UNITED STATES of America, Plaintiff-Appellee, v. Rickey B. WALLACE, Defendant-Appellant.
Rickey B. Wallace was a big-time marijuana dealer in Southern Illinois. Over the years, he was responsible for transactions amounting to a whopping 13,471 kilograms of that substance, according to one of his co-conspirators, Ubaldo Diaz II. Law enforcement authorities caught up with him in early 1997, when he was indicted along with several others for conspiring to distribute “divers amounts of marihuana” from approximately 1987 through September 1997, in violation of 21 U.S.C. §§ 841(a)(1) and 846. He pleaded guilty, but then thought better of matters after he learned that he would be held responsible for such a large quantity. His motion to withdraw his guilty plea became complicated by the near-simultaneous discovery that his first lawyer allegedly had a serious conflict of interest. In the end, the district court denied Wallace's motion (filed by a new lawyer) to withdraw the plea and sentenced Wallace to 240 months' imprisonment. Wallace appeals, and we affirm.
At the time of his guilty plea, Wallace was 50 years old and the owner of a roofing business in Southern Illinois. Represented by attorney Clifford Schwartz, Wallace stipulated in writing that between 1987 and November of 1994, he was a leader of an organization that distributed marijuana in and around Granite City, Illinois. Wallace admitted that during this period he regularly received large quantities of marijuana from suppliers in Texas, including co-conspirator Diaz. Wallace also admitted that on two different occasions in 1994 (July and October), law enforcement officials seized from Diaz separate 800-pound shipments of marijuana (a total of over 700 kilograms) that were intended for Wallace.
In his plea agreement, Wallace acknowledged that his offense was subject to the United States Sentencing Guidelines and that his sentence would be determined by the court. The plea agreement noted that the sentence would depend on the amount of marijuana the court found should be counted as relevant conduct, and that if the amount exceeded 100 kilograms, he was facing a sentence ranging from 5 to 40 years. Finally, Wallace confirmed in the plea agreement that there were no agreements or promises relating to the length of his sentence.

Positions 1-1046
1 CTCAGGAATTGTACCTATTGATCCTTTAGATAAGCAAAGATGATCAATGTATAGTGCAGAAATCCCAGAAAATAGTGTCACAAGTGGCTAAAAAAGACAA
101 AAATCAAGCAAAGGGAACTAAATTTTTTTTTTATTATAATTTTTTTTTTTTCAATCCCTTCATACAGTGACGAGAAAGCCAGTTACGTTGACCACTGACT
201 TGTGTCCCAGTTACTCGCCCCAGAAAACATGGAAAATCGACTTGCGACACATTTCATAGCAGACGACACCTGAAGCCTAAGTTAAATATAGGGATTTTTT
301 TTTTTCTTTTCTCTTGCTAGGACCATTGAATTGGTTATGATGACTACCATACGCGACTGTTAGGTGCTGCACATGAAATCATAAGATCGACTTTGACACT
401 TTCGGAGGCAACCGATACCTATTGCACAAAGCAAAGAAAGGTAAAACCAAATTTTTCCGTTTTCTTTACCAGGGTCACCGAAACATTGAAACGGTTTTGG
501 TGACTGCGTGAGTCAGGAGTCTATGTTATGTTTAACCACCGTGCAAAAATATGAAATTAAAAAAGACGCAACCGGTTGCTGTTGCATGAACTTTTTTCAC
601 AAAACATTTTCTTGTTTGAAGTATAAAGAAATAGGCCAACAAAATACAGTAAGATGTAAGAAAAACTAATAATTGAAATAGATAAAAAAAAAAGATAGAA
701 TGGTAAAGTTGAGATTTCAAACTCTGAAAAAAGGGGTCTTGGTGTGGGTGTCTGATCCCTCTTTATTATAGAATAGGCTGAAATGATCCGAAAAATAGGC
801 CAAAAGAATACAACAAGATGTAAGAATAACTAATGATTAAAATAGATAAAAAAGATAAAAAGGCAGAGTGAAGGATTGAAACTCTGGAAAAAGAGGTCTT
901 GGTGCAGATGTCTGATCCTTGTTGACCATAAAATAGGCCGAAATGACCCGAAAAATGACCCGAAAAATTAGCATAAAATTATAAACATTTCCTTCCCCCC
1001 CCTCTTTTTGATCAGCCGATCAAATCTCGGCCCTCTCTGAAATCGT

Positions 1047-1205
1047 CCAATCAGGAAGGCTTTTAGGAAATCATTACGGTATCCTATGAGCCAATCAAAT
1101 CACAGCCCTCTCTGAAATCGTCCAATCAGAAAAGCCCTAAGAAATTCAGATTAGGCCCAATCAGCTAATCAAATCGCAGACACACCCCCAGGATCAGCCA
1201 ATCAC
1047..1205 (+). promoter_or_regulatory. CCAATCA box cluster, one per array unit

On February 3, 1998, prior to accepting Wallaces plea, the district court conducted a lengthy Rule 11 colloquy. In the course of that exchange, Wallace stated under oath that he had discussed the indictment and the evidence against him with his attorney, Schwartz. Turning to the plea agreement, the court asked Wallace to confirm the fact that the plea agreement contained no commitments about his expected sentence. Asked if he understood this, Wallace replied, Yes, sir. The court then again asked whether anyone made any other or different promise or assurance of any kind to you, and Wallace replied, No, sir.
The court then explained to Wallace that the penalty provided by law for the offense to which you are pleading is governed by the amount of controlled substance found to constitute your relevant conduct. Here we have no agreement as to that amount. That is something that I will have to determine at a later date. After reviewing all the possible relevant conduct ranges and the potential sentences that could attach, the court asked, Now do you understand all of those possible consequences of your plea? Wallace said that he did. He also affirmed that he had discussed how the sentencing guidelines might apply in his case with Schwartz. Finally, Wallace agreed that he understood that the court will not be able to determine the applicable guideline range in your case until after a presentence report has been prepared.